Tuesday 25 October 2016

Competition set to ramp up in Foley's back-row as injury clears

Youghal flanker pumped for return to action from six-week lay-off after Leicester setback

Daragh Small

Published 15/01/2016 | 02:30

Dave O’Callaghan is determined to get back playing for Munster and he then wants to aim for Joe Schmidt’s Ireland squad. Photo: Sportsfile
Dave O’Callaghan is determined to get back playing for Munster and he then wants to aim for Joe Schmidt’s Ireland squad. Photo: Sportsfile

After their much talked about World Cup heartache, an extended Irish rugby squad began their preparations for the Six Nations at Carton House last week.

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Joe Schmidt has not given Munster flanker Dave O'Callaghan his chance just yet but many see the 26-year-old getting the nod at some stage in 2016.

The injury he picked up just before Christmas in Munster's Champions Cup defeat against Leicester Tigers at Welford Road did not help matters, but O'Callaghan is confident he will one day dip his toes at senior international level.

The Youghal native has already donned the international colours for U-18, U-20 and Emerging Ireland. But he remains focused on performing for his province and finding his place in a highly competitive Munster back-five.

"Short-term I want to get back to fitness and be in contention in the next couple of weeks. I have been out of it now for a short while. I just want to get back in and hopefully get some European time," he says.

"Further down the line obviously you see guys in Irish camp. You want to be in the mix there too. That only comes with getting in the team, playing well and winning games with Munster. That would be a goal for me too."

This season was the first time that O'Callaghan got his chance to push his physical and mental limits in pre-season, with a full period of preparation afforded by a good run without injury.

He played seven Pro12 games and three times in Europe before a torn abductor stalled 2015-16 for him. But he had already proved his worth and signed a two-year Munster contract extension on December 30.

That will keep him at the province until at least June 2018, and despite their downturn in fortunes recently, O'Callaghan says his native province remains the perfect fit.

"Munster is where I want to be, looking at young players coming through and the hunger in the squad. There is a lot of big things to come from this group and that's where I want to be for the next two years, so it was an easy decision."

O'Callaghan has played 52 times for Munster since his debut in 2011-12. Like many others, injury has cost him a bigger say, and he has had problems with tendons and ligaments in both knees.


But along with the toll the sport has taken on his body, O'Callaghan has learned more about how to keep himself fit and available. The experience of past injuries and constant education in the gym and on the training pitch has been invaluable.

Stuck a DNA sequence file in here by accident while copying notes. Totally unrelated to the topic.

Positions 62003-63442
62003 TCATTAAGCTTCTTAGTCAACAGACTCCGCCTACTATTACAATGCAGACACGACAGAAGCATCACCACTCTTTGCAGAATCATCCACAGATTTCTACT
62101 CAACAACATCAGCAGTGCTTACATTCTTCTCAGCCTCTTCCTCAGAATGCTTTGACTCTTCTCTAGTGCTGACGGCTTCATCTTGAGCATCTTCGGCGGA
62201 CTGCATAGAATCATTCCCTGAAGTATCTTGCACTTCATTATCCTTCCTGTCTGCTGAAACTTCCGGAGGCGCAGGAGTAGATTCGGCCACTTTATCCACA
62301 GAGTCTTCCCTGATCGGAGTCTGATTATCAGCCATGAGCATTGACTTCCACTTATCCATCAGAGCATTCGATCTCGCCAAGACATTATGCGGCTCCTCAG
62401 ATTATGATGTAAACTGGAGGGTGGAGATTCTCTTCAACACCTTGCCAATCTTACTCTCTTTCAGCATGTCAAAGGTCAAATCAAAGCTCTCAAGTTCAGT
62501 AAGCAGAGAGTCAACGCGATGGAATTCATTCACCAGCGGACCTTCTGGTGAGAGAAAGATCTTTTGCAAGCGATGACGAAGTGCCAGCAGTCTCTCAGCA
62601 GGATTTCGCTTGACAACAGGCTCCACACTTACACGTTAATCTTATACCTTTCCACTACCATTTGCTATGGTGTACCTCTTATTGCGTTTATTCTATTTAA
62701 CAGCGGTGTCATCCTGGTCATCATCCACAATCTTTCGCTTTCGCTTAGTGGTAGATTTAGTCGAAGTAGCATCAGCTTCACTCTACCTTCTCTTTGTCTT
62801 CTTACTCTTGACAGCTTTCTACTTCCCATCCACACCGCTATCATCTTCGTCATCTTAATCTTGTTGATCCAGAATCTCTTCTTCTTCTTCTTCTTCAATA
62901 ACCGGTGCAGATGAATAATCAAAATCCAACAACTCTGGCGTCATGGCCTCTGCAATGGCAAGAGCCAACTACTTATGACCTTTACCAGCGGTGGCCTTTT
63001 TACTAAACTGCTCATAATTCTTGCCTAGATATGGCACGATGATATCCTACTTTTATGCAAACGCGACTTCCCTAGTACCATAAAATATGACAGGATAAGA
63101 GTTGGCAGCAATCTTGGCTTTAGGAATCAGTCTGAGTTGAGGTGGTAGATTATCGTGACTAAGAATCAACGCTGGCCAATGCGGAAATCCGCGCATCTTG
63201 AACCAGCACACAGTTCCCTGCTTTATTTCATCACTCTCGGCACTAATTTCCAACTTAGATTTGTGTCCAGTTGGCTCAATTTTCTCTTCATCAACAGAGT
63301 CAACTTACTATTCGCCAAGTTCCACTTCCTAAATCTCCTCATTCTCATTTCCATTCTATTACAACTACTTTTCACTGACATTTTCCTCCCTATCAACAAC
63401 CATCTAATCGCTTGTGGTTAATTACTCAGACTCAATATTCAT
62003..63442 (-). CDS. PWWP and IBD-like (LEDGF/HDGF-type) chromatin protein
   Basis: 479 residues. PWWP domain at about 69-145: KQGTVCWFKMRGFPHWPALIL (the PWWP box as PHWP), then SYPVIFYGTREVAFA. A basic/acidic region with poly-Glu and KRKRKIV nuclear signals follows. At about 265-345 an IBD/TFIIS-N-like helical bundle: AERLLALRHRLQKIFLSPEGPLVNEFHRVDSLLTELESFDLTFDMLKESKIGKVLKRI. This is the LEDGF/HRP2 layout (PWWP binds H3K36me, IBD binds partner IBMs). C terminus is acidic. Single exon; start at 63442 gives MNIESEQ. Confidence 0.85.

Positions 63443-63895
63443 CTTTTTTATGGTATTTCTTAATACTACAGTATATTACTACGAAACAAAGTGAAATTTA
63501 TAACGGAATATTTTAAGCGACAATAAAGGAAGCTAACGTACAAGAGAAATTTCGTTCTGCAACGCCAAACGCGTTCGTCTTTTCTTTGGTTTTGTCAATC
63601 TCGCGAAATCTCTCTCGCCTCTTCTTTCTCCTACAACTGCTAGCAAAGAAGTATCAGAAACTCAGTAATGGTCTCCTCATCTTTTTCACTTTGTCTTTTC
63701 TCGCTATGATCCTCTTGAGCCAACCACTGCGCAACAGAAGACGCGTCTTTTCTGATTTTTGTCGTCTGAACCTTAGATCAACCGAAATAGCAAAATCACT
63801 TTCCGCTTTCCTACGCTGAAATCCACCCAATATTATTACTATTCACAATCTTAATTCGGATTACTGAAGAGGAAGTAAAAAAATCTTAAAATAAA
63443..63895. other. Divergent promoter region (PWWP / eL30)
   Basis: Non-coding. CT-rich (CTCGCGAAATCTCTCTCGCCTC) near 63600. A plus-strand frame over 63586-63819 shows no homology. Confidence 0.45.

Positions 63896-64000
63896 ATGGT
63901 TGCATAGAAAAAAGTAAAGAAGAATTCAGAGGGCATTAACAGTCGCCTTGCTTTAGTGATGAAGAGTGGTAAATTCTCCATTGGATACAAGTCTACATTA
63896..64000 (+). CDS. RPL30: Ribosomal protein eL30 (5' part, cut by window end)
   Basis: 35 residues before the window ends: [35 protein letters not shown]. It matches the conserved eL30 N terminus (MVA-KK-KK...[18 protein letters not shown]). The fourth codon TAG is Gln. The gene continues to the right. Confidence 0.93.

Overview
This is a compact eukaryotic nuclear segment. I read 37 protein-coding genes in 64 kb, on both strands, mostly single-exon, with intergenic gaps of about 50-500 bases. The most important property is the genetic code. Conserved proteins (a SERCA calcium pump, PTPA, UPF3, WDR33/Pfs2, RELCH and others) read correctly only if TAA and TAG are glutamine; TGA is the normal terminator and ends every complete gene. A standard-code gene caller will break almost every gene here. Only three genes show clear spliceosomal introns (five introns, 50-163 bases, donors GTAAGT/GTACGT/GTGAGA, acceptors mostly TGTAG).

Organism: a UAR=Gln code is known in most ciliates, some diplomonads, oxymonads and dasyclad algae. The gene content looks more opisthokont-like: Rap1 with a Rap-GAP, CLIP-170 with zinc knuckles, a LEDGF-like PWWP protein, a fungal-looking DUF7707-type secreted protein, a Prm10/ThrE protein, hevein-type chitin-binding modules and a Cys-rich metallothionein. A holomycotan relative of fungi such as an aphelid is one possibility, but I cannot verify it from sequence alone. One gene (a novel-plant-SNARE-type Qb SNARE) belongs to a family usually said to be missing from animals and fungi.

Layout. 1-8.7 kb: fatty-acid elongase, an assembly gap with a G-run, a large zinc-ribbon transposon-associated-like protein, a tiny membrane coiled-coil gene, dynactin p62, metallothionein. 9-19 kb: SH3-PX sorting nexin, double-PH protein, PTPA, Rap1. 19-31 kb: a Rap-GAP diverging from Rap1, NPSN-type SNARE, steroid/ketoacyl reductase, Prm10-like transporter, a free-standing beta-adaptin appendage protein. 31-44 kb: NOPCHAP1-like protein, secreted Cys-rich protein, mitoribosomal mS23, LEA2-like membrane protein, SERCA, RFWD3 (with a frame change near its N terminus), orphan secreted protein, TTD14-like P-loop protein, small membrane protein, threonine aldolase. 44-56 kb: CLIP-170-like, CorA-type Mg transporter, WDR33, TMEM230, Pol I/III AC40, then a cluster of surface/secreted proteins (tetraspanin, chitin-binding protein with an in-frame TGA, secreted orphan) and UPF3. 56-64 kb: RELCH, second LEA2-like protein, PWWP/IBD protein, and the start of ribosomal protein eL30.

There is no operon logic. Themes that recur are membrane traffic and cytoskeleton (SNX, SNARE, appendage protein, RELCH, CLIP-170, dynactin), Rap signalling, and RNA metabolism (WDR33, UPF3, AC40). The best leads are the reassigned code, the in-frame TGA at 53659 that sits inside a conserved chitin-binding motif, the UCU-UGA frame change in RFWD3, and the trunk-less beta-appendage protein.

"Injuries are a part of the game now, and you can't avoid it. But there are ways you can better prepare yourself," he says.

"With the S&C guys and the physios, there is a bigger focus on looking after guys, as there always was, but now in terms of mobility. There is a big focus on preparing ourselves to be in peak condition coming into training, and games.

"I understand my body more. Everyone's different. I struggled with tendon injuries in the last couple of years. You pick things up here and there, and a big part of the game these days is preparing your body for rugby."

But no matter how much preparation you put in, you cannot prevent the freak accidents that do occur. O'Callaghan was one of the stars as Munster began their season so well, but yet again he has had to face the despair of an injury setback.

"It had been a great season. I got game-time, which is what you want. You can gather a bit of form. Being fit for the whole of pre-season really helped too. And that stood to me until the Leicester game," he says.

"It was about 20 minutes in, when a ball broke and I was going to dive for it. I didn't see a fella to my right. He just came in and tried to block me off.

"Then I got caught awkwardly and he fell on me. I felt a bit of a tear, but I didn't think it was too bad.

"After the game it was confirmed it was a Grade 3 tear in my abductor. It's not life-threatening, but it was a six-week time-frame that I was given. I am four weeks into that now."

It was disappointing to suffer that fate before Christmas, especially with a busy fixture schedule and an Irish camp just around the corner.

But with the short recovery period O'Callaghan has kept his head down, and homed in on a few areas where he can improve his game. He wants to come back an even better player. But he knows it won't be easy to retrieve his place.

"I'm at about 110kg at the moment. I am looking to put on a bit of size while I'm out for the next few weeks. A big focus during pre-season and during the season is that we are able to get around the pitch, and that we have that mobility about us too," he says.

"In the back-row and second-row we have players that are versatile and dynamic, and that allows us to be able to play a bit more. We are all driving each other on and there is always healthy competition.

"It has always been the way at Munster in the back-five. There is always quality players, and that is only good for us. You see there with Tommy O'Donnell coming back in and what he brings.

"It certainly gets the best out of us. It definitely gets the best out of me. If you're not doing the business we have that calibre of player to come in, and that has always stood to us."

Irish Independent

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